Top 10 Tips for Scouting This Season
Jun 14, 2012
Everything is showing up early in the field this season, including crop diseases, weeds and pests. Farmers need to gear up earlier than usual, too, to get on top of these agronomic challenges, says Missy Bauer, Farm Journal associate field agronomist.
Here are 10 scouting tips she recommends farmers use as they check fields. While she says the 10 tips are in no way comprehensive, using them this season is sure to add more bushels to your yield outcome at harvest.
- Be proactive and timely. Know when to anticipate specific weeds, insects and diseases for your area and plan to scout accordingly.
- Track your local weather conditions. Environmental factors can significantly influence when and whether weeds, diseases and pests develop in your fields.
- Walk through fields using a zigzag or "W" shaped approach. This will help you get a more comprehensive overview of what potential problems each field you scout contains.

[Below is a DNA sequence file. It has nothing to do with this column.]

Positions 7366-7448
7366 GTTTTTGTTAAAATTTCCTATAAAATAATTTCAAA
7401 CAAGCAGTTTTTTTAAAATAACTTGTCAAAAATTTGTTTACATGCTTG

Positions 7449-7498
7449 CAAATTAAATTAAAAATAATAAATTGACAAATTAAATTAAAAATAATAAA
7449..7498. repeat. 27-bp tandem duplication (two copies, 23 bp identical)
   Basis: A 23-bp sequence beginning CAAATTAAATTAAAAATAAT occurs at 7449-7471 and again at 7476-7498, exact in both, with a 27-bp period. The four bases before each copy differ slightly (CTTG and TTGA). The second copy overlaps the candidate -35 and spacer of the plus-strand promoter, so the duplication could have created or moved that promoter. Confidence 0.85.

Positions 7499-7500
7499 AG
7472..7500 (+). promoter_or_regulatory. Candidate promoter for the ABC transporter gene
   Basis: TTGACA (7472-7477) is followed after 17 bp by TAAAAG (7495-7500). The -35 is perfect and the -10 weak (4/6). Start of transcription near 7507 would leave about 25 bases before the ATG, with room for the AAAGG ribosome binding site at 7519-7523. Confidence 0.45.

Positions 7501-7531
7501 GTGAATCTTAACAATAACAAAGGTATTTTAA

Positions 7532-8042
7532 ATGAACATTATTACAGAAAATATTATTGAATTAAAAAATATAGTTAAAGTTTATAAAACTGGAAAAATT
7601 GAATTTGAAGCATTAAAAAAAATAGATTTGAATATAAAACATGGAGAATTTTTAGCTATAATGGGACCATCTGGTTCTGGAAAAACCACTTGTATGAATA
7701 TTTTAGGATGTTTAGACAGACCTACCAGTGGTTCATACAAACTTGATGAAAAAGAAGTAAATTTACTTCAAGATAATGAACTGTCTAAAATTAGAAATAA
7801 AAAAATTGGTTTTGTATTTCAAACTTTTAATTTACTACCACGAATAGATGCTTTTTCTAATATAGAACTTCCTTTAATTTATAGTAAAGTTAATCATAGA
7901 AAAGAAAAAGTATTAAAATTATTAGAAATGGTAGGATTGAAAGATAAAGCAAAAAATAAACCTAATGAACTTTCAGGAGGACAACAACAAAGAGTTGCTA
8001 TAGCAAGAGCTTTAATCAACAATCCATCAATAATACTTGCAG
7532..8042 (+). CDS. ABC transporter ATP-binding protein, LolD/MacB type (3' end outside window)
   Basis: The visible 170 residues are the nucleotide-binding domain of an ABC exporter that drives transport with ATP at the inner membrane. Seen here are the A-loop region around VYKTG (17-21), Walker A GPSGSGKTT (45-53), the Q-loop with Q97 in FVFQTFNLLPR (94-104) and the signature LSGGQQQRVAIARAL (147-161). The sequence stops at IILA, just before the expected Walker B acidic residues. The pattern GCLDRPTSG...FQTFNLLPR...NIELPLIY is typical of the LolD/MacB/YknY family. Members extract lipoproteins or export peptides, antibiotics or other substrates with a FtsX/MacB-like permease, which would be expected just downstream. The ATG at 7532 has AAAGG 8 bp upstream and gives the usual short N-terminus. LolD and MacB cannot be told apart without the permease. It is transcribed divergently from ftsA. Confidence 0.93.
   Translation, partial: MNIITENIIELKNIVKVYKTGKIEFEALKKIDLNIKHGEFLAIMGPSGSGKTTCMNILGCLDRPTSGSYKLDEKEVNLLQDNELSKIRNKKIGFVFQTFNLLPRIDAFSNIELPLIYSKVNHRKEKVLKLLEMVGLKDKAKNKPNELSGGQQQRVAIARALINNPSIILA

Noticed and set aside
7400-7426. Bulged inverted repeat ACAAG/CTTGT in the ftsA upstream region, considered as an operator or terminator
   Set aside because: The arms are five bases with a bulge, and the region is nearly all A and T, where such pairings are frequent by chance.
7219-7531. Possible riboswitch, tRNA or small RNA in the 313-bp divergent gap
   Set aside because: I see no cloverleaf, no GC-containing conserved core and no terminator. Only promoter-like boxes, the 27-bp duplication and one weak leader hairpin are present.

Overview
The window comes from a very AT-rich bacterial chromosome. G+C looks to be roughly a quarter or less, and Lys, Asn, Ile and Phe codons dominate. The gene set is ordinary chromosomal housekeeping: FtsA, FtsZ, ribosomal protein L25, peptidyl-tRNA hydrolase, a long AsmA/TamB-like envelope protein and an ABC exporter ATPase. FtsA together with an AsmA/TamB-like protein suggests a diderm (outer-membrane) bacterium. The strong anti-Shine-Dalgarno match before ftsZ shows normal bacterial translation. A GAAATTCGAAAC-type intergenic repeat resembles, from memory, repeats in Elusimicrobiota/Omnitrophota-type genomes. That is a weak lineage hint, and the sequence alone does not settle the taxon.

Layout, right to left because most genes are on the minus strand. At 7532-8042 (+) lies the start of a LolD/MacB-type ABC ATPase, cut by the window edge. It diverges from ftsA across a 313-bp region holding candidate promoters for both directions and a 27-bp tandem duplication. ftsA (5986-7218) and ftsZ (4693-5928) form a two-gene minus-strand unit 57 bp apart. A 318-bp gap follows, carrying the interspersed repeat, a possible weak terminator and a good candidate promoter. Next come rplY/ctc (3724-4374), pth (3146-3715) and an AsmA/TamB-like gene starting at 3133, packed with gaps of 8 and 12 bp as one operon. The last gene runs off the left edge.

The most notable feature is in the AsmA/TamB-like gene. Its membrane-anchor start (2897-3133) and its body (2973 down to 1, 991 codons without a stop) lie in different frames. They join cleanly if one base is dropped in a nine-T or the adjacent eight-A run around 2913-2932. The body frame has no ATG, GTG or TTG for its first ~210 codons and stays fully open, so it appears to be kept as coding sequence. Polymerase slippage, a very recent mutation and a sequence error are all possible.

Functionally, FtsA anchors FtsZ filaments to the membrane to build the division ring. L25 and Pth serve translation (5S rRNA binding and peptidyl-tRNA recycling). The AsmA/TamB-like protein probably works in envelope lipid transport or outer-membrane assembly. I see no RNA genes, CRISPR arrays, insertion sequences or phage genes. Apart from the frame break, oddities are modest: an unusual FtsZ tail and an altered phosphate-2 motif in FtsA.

- Take good notes. Record the types, numbers and locations of weeds, disease or pests you have in each field as well as the time and date. Hang onto this information so you can reference it next year.
- Assign the job of insect scouting to a specific individual, a bug boss, who will make the scouting process a #1 priority in their day-to-day activities.
- Take action if insect threshold numbers are met, using sound integrated pest management (IPM) treatment practices.
- For disease scouting, check for plants that show signs of stunting, lesions, discoloration, yellowing and senescence. Get a laboratory diagnosis if you are unsure of the correct identification of the disease.
- For weed scouting, check your fields during early pre-plant and post emergence as well. Be vigilant to check fields for weed growth during the first three weeks following crop emergence to evaluate weed pressure and to determine whether you need supplemental control measures.
- If you find weeds, disease or insects you do not recognize, consult your agronomist, Extension personnel or a pest-identification guide.
- Take a pest kit with you to the field. Helpful tools include: pollen hat, safety glasses, scouting guides, tape measure, digital camera, hatchet, pocket knife, hand lens, vials or sandwich baggies for collecting samples, change of clothes, water to drink.